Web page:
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Title Lack of sik1 in mouse embryonic stem cells impairs cardiomyogenesis by down-regulating the cyclin-dependent kinase inhibitor p57kip2

Authors Antonio Romito, Enza Lonardo, Guglielmo Roma, Gabriella Minchiotti, Andrea Ballabio, Gilda Cobellis
Date 2010-02-03

Publisher PloS One
DOI 10.1371/journal.pone.0009029
Tag Animals, Blotting, Western, Cell Cycle, Cell Differentiation, Cell Line, Cell Proliferation, Cells, Cultured, Cyclin-Dependent Kinase Inhibitor p57, Down-Regulation, Embryonic Stem Cells, Flow Cytometry, Gene Expression Profiling, Humans, Mice, Mice, Knockout, Myocytes, Cardiac, Neurons, Oligonucleotide Array Sequence Analysis, Protein-Serine-Threonine Kinases, Reverse Transcriptase Polymerase Chain Reaction, Time Factors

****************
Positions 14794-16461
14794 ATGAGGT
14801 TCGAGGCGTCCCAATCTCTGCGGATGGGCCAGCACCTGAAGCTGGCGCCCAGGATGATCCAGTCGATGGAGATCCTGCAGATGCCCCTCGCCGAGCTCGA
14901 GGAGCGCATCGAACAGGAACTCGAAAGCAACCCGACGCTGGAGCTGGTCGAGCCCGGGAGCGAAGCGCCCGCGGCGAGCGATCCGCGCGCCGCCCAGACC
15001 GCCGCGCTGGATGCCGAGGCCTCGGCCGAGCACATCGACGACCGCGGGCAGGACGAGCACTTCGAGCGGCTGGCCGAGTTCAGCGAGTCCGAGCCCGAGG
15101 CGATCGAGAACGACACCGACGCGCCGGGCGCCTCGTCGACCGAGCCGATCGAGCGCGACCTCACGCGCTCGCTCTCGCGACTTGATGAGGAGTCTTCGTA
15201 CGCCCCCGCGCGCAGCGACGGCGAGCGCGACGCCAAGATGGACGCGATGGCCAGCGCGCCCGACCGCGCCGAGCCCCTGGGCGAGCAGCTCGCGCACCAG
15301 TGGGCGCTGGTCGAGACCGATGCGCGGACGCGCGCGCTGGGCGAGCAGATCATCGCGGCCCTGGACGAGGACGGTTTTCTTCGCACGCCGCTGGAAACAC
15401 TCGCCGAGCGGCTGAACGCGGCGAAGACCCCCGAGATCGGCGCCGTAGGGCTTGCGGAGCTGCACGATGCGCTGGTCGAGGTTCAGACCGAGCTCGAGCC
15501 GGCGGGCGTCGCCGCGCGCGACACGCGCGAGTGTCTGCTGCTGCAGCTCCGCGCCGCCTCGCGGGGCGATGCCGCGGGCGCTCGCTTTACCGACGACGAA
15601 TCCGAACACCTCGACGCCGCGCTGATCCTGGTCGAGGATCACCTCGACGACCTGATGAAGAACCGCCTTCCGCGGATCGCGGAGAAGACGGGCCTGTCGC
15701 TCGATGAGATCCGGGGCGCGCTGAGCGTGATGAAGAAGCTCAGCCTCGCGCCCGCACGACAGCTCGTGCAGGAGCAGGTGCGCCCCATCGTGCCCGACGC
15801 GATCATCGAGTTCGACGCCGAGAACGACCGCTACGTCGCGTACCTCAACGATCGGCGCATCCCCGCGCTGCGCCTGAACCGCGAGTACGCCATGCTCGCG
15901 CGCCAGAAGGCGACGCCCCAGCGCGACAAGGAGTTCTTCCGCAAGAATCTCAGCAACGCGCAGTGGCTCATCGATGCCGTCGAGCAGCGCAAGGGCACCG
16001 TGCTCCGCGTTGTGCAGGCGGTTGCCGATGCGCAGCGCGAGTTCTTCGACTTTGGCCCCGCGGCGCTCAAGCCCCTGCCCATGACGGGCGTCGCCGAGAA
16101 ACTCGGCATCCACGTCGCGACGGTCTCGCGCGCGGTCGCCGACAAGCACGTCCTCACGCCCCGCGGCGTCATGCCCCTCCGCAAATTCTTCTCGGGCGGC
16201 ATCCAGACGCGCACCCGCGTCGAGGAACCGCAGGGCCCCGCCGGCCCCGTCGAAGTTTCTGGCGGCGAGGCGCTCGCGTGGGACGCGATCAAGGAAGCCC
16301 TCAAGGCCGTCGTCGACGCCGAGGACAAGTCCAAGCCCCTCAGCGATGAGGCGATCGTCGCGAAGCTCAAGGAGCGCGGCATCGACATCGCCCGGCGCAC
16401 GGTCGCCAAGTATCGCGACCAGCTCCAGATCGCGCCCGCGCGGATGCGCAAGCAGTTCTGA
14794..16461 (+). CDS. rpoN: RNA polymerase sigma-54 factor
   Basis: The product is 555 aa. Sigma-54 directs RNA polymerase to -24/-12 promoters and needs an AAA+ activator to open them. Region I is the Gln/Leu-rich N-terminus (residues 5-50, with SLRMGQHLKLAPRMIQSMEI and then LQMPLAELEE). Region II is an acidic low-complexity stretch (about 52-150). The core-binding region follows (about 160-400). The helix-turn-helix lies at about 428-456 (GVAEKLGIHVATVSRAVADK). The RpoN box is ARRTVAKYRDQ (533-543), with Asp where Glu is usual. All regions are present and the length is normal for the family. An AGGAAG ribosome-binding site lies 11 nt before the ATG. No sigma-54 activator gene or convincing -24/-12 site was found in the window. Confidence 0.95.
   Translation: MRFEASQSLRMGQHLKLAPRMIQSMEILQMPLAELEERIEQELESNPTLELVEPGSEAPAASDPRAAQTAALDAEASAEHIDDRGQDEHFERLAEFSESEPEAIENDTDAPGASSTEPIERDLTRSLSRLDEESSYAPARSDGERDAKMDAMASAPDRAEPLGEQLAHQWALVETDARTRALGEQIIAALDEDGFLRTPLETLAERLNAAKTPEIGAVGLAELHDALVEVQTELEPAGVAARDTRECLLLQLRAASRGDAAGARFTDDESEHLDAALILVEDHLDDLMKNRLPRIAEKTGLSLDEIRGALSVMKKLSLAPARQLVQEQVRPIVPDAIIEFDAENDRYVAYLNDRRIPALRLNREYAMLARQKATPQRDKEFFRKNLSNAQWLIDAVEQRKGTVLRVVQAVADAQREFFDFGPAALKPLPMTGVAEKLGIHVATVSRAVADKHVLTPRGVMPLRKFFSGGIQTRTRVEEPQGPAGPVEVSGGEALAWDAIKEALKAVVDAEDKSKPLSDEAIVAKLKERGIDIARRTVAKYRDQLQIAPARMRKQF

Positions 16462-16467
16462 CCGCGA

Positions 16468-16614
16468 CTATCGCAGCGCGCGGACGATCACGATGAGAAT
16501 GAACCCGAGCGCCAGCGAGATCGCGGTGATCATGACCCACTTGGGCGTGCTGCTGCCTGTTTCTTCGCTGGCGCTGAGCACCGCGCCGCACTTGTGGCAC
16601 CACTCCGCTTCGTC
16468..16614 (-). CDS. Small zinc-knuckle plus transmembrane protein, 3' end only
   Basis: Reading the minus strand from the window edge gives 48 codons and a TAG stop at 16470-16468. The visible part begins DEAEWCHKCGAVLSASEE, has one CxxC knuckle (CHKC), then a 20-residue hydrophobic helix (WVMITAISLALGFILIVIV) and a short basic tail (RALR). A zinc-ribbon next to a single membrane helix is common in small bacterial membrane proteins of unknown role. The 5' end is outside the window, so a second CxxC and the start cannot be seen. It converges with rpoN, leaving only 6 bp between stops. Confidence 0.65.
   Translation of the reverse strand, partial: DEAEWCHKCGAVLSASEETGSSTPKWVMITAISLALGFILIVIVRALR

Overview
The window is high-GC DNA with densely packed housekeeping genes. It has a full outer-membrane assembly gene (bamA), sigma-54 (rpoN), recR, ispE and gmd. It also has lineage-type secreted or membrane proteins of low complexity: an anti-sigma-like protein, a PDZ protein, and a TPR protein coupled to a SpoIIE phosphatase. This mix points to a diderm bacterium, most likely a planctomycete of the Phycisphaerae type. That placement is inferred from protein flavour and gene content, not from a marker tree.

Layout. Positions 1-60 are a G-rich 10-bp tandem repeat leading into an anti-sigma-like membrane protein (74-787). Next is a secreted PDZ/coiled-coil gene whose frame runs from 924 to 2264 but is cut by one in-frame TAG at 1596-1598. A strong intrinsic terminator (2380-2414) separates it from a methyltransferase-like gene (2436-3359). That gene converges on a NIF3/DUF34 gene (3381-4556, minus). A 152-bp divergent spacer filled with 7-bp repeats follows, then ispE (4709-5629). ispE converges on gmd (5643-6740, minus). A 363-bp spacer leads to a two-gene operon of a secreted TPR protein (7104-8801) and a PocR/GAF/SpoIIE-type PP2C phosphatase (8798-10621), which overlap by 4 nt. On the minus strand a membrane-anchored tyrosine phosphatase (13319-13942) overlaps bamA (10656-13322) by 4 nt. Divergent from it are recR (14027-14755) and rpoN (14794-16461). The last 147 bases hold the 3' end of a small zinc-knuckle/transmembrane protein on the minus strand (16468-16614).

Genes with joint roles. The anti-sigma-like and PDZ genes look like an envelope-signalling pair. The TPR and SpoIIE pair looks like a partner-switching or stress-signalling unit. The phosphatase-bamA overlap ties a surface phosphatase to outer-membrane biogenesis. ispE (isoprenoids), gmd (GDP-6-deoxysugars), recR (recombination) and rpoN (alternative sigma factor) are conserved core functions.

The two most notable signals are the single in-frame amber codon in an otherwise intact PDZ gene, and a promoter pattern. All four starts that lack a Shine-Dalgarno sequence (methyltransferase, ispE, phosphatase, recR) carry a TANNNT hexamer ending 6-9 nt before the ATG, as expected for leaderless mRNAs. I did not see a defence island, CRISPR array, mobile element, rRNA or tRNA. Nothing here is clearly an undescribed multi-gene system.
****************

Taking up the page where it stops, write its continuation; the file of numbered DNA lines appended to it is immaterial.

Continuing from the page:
Sik1 (salt inducible kinase 1) is a serine/threonine kinase that belongs to the stress- and energy-sensing AMP-activated protein kinase family. During murine embryogenesis, sik1 marks the monolayer of future myocardial cells that will populate first the primitive ventricle, and later the primitive atrium suggesting its involvement in cardiac cell differentiation and/or heart development. Despite that observation, the involvement of sik1 in cardiac differentiation is still unknown. We examined the sik1 function during cardiomyocyte differentiation using the ES-derived embryoid bodies. We produced a null embryonic stem cell using a gene-trap cell line carrying an insertion in the sik1 locus. In absence of the sik1 protein, the temporal appearance of cardiomyocytes is delayed. Expression profile analysis revealed sik1 as part of a genetic network that controls the cell cycle, where the cyclin-dependent kinase inhibitor p57(Kip2) is directly involved. Collectively, we provided evidence that sik1-mediated effects are specific for cardiomyogenesis regulating cardiomyoblast cell cycle exit toward terminal differentiation.

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